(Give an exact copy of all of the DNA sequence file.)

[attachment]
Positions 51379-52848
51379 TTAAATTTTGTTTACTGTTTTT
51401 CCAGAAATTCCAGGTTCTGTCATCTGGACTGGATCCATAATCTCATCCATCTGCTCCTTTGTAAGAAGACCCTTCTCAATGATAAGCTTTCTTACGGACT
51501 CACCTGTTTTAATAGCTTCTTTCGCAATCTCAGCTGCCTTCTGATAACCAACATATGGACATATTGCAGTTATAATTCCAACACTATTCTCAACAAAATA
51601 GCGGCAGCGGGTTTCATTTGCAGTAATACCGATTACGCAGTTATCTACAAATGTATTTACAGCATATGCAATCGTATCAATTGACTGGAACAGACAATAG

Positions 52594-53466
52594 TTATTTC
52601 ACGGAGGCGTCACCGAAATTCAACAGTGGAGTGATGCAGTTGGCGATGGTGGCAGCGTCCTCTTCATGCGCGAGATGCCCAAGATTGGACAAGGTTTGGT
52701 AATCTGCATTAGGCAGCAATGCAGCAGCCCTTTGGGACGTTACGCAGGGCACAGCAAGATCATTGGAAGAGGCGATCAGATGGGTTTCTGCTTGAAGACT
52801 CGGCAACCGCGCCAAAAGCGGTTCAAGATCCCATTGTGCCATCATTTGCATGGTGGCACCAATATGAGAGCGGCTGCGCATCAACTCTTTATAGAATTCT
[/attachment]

Positions 51379-52848
51379 TTAAATTTTGTTTACTGTTTTT
51401 CCAGAAATTCCAGGTTCTGTCATCTGGACTGGATCCATAATCTCATCCATCTGCTCCTTTGTAAGAAGACCCTTCTCAATGATAAGCTTTCTTACGGACT
51501 CACCTGTTTTAATAGCTTCTTTCGCAATCTCAGCTGCCTTCTGATAACCAACATATGGACATATTGCAGTTATAATTCCAACACTATTCTCAACAAAATA
51601 GCGGCAGCGGGTTTCATTTGCAGTAATACCGATTACGCAGTTATCTACAAATGTATTTACAGCATATGCAATCGTATCAATTGACTGGAACAGACAATAG

Positions 52594-53466
52594 TTATTTC
52601 ACGGAGGCGTCACCGAAATTCAACAGTGGAGTGATGCAGTTGGCGATGGTGGCAGCGTCCTCTTCATGCGCGAGATGCCCAAGATTGGACAAGGTTTGGT
52701 AATCTGCATTAGGCAGCAATGCAGCAGCCCTTTGGGACGTTACGCAGGGCACAGCAAGATCATTGGAAGAGGCGATCAGATGGGTTTCTGCTTGAAGACT
52801 CGGCAACCGCGCCAAAAGCGGTTCAAGATCCCATTGTGCCATCATTTGCATGGTGGCACCAATATGAGAGCGGCTGCGCATCAACTCTTTATAGAATTCT